The results of this Chêneau derivate are promising, as none of the patients undergoing this treatment has been operated . Also in infantile scoliosis it has been shown that improvements can be achieve in curvatures exceeding 45° . However there are also Chêneau standards still today with rates of surgery of more than 40% . This shows that Chêneau brace standards are differing to a high extent and therefore standardization seems appreciable. This can be provided by current CAD/CAM derivates as here the standard is reproducible . It does not seem necessary that other centers firstly gain experience over years while their patients could be treated with much more comfort and much more effectiveness immediately. Recently Maruyama et al. have published a study with the first series of handmade Chêneau braces in Japan [28,29]. The results achieved nourishes the expectation that this team will need a few more years to gain the results as can be achieved with the latest CAD/CAM standard or what we can achieve in our experienced team after the appropriate training by a very specialist. In table 2 we have provided a synopsis of the corrective effects as found in literature on the Chêneau brace. Like the in-brace corrections achieved also the final results may vary widely [7,25,27].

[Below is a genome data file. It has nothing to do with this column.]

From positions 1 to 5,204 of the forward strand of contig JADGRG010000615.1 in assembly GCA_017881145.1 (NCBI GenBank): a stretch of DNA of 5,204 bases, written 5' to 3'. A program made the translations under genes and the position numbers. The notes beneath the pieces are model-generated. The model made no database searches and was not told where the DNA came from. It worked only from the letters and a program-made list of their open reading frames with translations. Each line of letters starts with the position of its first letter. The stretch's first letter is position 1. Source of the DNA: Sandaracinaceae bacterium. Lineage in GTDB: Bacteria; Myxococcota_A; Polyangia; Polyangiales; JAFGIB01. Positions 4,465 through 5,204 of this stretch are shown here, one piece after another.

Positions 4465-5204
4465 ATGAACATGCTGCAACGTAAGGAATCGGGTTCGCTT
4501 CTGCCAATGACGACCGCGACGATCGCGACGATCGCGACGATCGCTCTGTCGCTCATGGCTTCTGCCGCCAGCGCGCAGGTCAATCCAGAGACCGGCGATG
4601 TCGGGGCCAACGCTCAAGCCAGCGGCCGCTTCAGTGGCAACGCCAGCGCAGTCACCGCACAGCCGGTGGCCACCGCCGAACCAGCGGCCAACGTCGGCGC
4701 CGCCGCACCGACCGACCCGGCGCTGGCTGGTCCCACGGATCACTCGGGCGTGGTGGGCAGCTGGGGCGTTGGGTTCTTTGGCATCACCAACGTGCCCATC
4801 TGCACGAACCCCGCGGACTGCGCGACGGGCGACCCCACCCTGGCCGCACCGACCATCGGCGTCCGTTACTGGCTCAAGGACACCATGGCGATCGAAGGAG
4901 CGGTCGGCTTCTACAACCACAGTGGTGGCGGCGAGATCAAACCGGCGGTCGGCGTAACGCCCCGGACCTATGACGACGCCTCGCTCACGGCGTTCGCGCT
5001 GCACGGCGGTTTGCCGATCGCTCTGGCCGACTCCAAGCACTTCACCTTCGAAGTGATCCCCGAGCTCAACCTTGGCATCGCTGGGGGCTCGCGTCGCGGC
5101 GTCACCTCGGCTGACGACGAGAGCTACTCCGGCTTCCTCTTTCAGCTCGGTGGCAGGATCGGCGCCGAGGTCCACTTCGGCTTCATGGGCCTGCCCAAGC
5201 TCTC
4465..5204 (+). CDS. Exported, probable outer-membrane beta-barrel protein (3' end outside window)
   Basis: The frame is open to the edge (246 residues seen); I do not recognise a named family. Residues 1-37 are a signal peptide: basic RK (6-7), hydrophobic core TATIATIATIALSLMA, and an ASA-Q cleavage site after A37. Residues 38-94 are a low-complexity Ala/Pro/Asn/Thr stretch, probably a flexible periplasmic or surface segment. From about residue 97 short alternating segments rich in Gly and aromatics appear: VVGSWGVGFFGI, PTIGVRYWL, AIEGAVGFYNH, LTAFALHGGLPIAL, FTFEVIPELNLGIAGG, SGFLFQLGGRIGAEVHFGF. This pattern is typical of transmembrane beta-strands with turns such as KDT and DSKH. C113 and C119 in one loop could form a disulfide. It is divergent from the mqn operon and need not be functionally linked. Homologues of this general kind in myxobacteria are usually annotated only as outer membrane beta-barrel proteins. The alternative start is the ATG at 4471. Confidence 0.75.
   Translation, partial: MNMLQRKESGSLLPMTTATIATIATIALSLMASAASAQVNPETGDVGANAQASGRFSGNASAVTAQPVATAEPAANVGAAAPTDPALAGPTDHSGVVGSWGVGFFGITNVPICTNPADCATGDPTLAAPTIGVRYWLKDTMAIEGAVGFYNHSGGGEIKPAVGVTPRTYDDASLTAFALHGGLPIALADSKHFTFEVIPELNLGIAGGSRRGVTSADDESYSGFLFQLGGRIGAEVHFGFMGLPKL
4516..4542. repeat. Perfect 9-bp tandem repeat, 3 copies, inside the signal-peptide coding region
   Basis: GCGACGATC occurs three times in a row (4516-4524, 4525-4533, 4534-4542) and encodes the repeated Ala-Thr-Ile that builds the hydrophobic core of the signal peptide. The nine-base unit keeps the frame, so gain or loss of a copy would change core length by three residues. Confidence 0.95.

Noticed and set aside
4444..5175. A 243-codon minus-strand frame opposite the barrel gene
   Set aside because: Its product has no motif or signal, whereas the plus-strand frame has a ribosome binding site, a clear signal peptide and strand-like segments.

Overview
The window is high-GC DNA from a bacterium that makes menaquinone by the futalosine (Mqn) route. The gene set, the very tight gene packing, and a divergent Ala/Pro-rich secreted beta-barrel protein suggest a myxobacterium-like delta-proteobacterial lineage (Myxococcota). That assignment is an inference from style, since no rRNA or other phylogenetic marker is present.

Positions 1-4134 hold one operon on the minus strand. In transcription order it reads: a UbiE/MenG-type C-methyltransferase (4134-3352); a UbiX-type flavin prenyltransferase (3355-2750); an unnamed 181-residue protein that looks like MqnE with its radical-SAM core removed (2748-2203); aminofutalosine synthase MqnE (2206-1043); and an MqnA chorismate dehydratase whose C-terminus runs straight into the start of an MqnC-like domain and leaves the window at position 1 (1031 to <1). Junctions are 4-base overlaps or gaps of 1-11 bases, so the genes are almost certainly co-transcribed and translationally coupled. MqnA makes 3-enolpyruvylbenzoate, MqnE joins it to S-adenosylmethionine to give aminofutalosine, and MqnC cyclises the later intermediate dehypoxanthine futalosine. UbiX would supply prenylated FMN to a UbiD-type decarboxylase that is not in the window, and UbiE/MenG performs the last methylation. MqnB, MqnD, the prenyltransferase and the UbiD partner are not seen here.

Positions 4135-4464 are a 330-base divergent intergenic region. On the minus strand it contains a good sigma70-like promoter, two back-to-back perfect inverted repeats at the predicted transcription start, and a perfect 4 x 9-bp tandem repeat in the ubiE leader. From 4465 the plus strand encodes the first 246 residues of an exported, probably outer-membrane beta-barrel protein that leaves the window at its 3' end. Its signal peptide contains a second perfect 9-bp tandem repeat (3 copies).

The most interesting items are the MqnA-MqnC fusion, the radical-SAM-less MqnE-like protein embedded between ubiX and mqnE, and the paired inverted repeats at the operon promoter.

|Hopf & Heine ||1985||52||41%||36°||ns|
|Rigo et al. ||2002||105||31%||37°||p< 0.01|
|Weiss et al. ||2007||81||51%||36°||ns|
|Maruyama et al. ||2012||54||36%||37°||p< 0.05|
|Weiss & Werkmann ||2012||34||59%||31°||ns|
|Borysov & Borysov||92||56%||29°|
Table 2: Papers on the Chêneau brace treatment of patients with Adolescent IdiopathicScoliosis as can be found in Pub Med and the journal‚ Scoliosis’ wherethe average in-brace correction ( corr) is documented ( corr and Cobb anglehave been rounded). Statistical analysis revealed significant differences of the inbracecorrection achieved when the results from our sample (Borysov et al.) werecompared to  and  (t = 2.4 and 3.64 respectively in a statistical test to comparetwo different proportions).